Slide 10

We will use the Interactive Fruit Machine to pick which element will be discussed first, second, and so on.

Slide 11

The Church has been involved in media for decades. In 1963 Pope Paul VI wrote a document. It is one of the first documents dealing with the Catholic Church embracing the new methods of communication is “Decree on the Media of Social Communications INTER MIRIFICA solemnly promulgated by His Holiness Pope Paul VI on December 4, 1963. In this image, Pope Paul VI is meeting with the astronauts. As Catholics, we are called to instill our human spirit in all of our media conversations, posting, and comments. Whatever we do online should be through the lens of being able to measure up to the great expectations of mankind and God’s design. If you have a question about what you are doing, you need to reflect on this concept.

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https://www.google.com/search?q=teacher+first+day+of+school+humor&es_sm=122&source=lnms&tbm=isch&sa=X&ei=SdmvVLSYLfbasAT6z4HgAg&ved=0CAgQ_AUoAQ&biw=1600&bih=799 Additionally, you have to realize that what he said in this same communication is that what we are doing online can be taken differently depending on who is reading and looking at what we do online. Let’s take a look at an image search for teacher first day of school humor. If we post something like this on a public page in Edmodo, or Facebook, or Twitter, or Pinterest our good judgment will be called into play. Some of these may ring true to you as a teacher, but may really rub a student, parent, principal, or official in the Archdiocese or greater Church as being inconsistent with our Catholic identity.

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https://www.flickr.com/photos/kalexanderson/12301114235 Creative Commons Attribution Kristina Alexanderson 2014 http://www.pccs.va/index.php/en/documents/discours/item/2364-2014-the-vatican-and-new-media-reflections-on-the-church-s-emerging-presence-in-the-digital-world-usa This note from the World Communication Day reinforces that as Catholics we are called to understand “new media” and recognize that it is not new media for our students. They grew up with the Internet. It is part of their normal world. We must experience these spaces so that we can knowledgably teach with these tools. Not only must we teach with the tools but understand the ins and outs from first person experience and show how they can be used from an educational perspective. Students understand how to use a tool for their own purposes but can miss the potential to put a tool to work for their educational benefit.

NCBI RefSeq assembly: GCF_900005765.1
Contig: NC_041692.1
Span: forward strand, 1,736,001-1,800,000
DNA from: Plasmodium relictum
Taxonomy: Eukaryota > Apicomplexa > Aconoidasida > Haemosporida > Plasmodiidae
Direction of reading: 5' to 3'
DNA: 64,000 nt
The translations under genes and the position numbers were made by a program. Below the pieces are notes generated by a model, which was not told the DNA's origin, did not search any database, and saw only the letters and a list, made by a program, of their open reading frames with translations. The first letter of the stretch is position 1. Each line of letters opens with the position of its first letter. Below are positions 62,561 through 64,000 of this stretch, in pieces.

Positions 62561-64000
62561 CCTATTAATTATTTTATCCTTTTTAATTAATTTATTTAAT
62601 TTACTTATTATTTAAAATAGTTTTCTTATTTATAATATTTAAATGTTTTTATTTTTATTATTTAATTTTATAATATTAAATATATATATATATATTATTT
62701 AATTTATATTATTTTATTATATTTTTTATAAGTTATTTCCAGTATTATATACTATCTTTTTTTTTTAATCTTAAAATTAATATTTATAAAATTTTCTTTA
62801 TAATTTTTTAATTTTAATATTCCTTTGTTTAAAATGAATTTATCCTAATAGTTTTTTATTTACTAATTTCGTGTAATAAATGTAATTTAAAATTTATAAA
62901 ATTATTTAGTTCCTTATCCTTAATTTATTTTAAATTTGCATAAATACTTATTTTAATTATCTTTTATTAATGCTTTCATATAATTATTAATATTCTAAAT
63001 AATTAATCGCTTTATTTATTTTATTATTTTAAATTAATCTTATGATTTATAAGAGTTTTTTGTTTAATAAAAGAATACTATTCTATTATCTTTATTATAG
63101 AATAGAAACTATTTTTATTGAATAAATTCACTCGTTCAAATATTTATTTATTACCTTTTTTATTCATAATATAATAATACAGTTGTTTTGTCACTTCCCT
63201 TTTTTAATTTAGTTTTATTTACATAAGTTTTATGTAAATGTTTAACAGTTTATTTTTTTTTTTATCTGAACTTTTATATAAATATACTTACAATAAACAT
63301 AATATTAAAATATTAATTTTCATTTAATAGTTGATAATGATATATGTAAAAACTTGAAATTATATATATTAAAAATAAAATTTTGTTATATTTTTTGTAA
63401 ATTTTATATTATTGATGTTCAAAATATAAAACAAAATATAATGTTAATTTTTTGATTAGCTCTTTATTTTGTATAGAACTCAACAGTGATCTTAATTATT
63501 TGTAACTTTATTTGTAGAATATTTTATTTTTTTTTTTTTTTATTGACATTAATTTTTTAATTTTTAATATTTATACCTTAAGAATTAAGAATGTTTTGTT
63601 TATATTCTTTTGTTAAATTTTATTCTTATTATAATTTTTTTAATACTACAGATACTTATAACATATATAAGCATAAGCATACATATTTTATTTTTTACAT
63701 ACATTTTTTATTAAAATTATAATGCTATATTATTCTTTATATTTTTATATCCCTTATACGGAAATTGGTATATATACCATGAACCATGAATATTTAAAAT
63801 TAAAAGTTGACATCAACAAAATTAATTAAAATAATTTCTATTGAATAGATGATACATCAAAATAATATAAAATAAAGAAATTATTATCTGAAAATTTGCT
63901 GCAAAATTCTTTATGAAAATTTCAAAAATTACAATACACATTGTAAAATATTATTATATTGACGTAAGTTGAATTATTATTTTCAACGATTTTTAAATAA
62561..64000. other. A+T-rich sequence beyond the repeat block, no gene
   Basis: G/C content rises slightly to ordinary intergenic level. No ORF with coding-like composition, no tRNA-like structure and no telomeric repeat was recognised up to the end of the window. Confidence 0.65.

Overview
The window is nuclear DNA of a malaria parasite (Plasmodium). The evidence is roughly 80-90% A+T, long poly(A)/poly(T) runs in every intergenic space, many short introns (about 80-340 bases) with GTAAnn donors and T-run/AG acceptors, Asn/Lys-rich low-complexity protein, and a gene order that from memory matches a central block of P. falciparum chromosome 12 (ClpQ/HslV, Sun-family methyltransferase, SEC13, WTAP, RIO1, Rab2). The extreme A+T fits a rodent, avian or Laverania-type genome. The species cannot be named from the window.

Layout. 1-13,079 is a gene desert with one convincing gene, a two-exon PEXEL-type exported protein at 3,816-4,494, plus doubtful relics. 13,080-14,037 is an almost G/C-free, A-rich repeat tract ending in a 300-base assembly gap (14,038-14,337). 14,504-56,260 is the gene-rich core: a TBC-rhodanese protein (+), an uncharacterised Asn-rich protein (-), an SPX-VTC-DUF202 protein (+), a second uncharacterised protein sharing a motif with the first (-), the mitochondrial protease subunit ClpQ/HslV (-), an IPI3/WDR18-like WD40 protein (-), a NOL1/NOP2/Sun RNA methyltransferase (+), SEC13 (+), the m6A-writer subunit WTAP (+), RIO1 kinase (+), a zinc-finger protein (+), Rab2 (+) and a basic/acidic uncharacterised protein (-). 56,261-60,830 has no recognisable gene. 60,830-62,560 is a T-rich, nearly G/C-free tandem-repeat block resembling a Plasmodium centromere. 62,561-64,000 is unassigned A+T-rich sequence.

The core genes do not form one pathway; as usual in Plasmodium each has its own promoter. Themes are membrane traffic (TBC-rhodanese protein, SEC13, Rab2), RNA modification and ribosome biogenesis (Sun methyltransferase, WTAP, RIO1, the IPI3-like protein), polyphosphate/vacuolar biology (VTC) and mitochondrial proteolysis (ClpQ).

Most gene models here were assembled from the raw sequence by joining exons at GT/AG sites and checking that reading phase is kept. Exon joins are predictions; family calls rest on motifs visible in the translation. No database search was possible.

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I am not suggesting that you should use your name and photo in every online space. For the most part, everyone in the Edmodo group did post their full first and last name. There is at least one exception. Just a few of you used your photography. Some used a general symbol and others kept the default image. When I first began working online, I used a pseudonym for my id njtechteacher. I actually hand drew a little image. I tried to search for the image online and I cannot find it. I kept all of my online spaces locked down tight. To this day, my Facebook page is totally locked down. There are other spaces where I share more visibly. Twitter is one of them. When I started out I could have had annoro as my id, but I did not want to be visible. I think I did not even have my full name on my profile. As I began to converse with people I wanted them to be able to call me Ann. When I started going out to conferences, I wanted people to be able to recognize me by face. The more public I become the more careful I have to monitor what I say and do through the lens of a teaching professional and through the lens of my Catholic identity. I am not suggesting you need to use your own name or page a photo of yourself, but realize even if I had an id of justatech with no image, what I say and post can and will probably end up being connected with me. Nothing is really private on the Internet. That said, you can’t hide from the Internet. As was said in the document about lay Catholics: the gift of professionalism “must be seen as a vital reality, one which deserves the commitment of the entire person, something which is to become a part of one’s own life”.

Slide 15

We talk about digital footprint. Juan Enriquez relates it to a digital tatoo.

Slide 16

We looked at Edmodo for social learning. I want to ask someone to talk to use about how and why they use Pinterest professionally and then want to talk about Diigo for social bookmarking. I personally tend to use Twitter, Facebook, Google+, and Instagram. I enjoy using YouTube to learn how to do things. LinkedIn gives me another way to connect with educators through various social sites. We will talk more about those platforms as the months pass.

Slide 17

I asked you to join one or more Edmodo groups. One of the teachers I was speaking with last week didn’t see the “wow” of doing this. I want to share why Edmodo groups can be useful and powerful. When you look at your Edmodo screen, you will see your new groups with the PK-8 group. When you click on the group you will see the groups’ posts and folders.

Slide 18

If a post is very interesting to you, you might want to save it. There are two ways to do this. At the upper right side of the post is a little down pointing arrow. You have an option to view the link to the post which you can then bookmark or add the post to your library. Most groups allow all members to post. Others do not. I had to make a connection with the gentleman who owns the brain breaks group. I sent him a note and he posted Go Noodle to the group posts.